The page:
Conference Highlights Technology’s Role in Education


LEARNING THROUGH SIMULATION: Tulsa Tech health occupations students use a fully functional 3-D medical patient simulator to help learn terminology and concepts related to their program.

Courtesy Tulsa Tech

In December, career and technical education professionals from across the country gathered in Las Vegas, Nev., Dec. 4-7 for the Association for Career and Technical Education () national conference, VISION 2013.

is the nation’s largest not-for-profit education association dedicated to the advancement of education that prepares youth and adults for successful careers. Founded in 1926, has more than 25,000 members, including career and technical educators, administrators, researchers, guidance counselors, and others involved in planning and conducting career and technical education programs at the secondary, postsecondary and adult levels.

Dr. Paul Kroutter, Jr., a member of Tulsa Tech’s Board of Education since 2004, and retired Broken Arrow Police Captain, presented “Simulation and Virtual Technologies for Workforce Learning” at this year’s conference. Kroutter currently serves as Department Head for Criminal Justice Studies at the University of Arkansas – Ft. Smith.

As a member of a consortium of educators, Kroutter helped develop a research project to illustrate how technology can be utilized successfully in the classroom and how simulations and concepts related to virtual realities can be customized to fit the needs of a specific group. One of Kroutter’s contributions to this collaborative effort was a research project involving a 3-D medical patient mannequin and health occupations students who speak English as a second language. These students are often referred to as students by educators.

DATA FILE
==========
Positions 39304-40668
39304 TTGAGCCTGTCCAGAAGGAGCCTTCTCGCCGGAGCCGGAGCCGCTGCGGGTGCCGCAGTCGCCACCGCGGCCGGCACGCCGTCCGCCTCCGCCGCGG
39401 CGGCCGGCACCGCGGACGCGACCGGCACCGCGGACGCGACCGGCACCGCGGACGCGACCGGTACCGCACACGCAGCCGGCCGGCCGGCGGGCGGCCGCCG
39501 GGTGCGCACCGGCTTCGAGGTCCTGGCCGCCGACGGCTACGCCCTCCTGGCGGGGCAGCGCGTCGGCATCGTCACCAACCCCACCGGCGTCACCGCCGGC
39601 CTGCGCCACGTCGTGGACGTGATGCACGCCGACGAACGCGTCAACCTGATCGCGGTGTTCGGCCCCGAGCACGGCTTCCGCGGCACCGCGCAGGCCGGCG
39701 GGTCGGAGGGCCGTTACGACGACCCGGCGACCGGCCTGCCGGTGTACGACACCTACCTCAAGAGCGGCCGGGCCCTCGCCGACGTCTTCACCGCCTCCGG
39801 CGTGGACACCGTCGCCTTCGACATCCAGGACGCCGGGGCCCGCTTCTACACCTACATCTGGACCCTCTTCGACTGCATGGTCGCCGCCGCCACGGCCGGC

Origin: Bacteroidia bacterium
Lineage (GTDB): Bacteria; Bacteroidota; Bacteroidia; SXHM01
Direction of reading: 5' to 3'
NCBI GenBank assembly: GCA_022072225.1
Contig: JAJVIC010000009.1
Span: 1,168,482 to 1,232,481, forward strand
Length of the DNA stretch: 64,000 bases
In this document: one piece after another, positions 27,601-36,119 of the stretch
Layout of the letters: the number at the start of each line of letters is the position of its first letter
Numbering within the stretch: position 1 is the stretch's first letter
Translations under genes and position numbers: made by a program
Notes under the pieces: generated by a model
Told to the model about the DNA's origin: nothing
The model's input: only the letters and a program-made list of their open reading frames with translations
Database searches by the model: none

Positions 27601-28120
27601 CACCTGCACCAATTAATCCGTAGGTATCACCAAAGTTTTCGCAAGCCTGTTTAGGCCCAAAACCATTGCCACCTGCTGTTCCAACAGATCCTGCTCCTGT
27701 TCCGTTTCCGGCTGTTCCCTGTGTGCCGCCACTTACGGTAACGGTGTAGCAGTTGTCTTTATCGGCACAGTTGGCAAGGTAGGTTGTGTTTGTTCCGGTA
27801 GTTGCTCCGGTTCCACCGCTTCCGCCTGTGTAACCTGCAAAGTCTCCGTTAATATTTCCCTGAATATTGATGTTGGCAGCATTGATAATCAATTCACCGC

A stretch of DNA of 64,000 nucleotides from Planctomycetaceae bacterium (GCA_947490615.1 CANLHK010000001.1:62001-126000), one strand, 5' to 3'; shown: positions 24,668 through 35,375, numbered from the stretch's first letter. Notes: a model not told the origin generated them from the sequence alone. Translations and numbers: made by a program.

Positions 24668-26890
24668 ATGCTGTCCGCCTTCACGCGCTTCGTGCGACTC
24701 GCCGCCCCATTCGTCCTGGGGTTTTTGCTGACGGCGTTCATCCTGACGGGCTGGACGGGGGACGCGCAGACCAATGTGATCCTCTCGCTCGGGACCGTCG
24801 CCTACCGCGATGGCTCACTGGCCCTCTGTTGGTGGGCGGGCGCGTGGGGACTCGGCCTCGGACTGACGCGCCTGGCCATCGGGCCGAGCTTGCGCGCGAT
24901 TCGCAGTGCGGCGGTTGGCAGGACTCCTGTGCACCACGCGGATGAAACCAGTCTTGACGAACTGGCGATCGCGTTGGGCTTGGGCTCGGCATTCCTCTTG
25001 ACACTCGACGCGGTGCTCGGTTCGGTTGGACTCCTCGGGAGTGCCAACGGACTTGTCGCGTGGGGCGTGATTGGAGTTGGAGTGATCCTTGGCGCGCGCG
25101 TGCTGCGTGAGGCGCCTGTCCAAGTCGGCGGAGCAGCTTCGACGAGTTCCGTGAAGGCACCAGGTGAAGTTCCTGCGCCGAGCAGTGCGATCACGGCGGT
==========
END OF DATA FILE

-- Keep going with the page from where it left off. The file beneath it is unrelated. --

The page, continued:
“Our group of students were struggling to understand both the terminology and concepts,” Kroutter says. “After we introduced the 3-D medical patient simulator, the results and the improvement we observed with this group of students was very dramatic.”

This particular component of the research project was a time-based study, with student test scores evaluated both before and after their introduction to the patient simulator.

“The results were immediate and almost overnight,” he says. “And this helps demonstrate how these technologies can be utilized in different ways for many different groups.”

Another contribution from Kroutter to the overall project was to develop a virtual crime scene that allows students to become immersed in a 360-degree world of an actual crime scene. Students are able to learn all of the steps related to processing the location of a possible crime while their progress is monitored and evaluated by their instructor.

“There’s so much information that needs to be observed and recorded by the students when they arrive on scene,” Kroutter says. “These virtual environments allow the students to gain valuable experience and to become part of this simulated learning environment.”

Simulations and virtual realities will continue to have an impact on our real world as they become more frequent in our daily lives, in everything from entertainment and games, to education and instruction.

“There’s still a lot of research to be done,” Kroutter says. “Especially when we look at these technologies and their impact on individual learners and their characteristics, including age, cognitive styles, gender and life experiences.”

If you’re currently looking for exciting classes for high school and adult students, quality business and industry training, or an opportunity to research a new career, Tulsa Tech invites you to visit today. For more information, please call 918-828-5000 or visit us online at

Updated 12-30-2013

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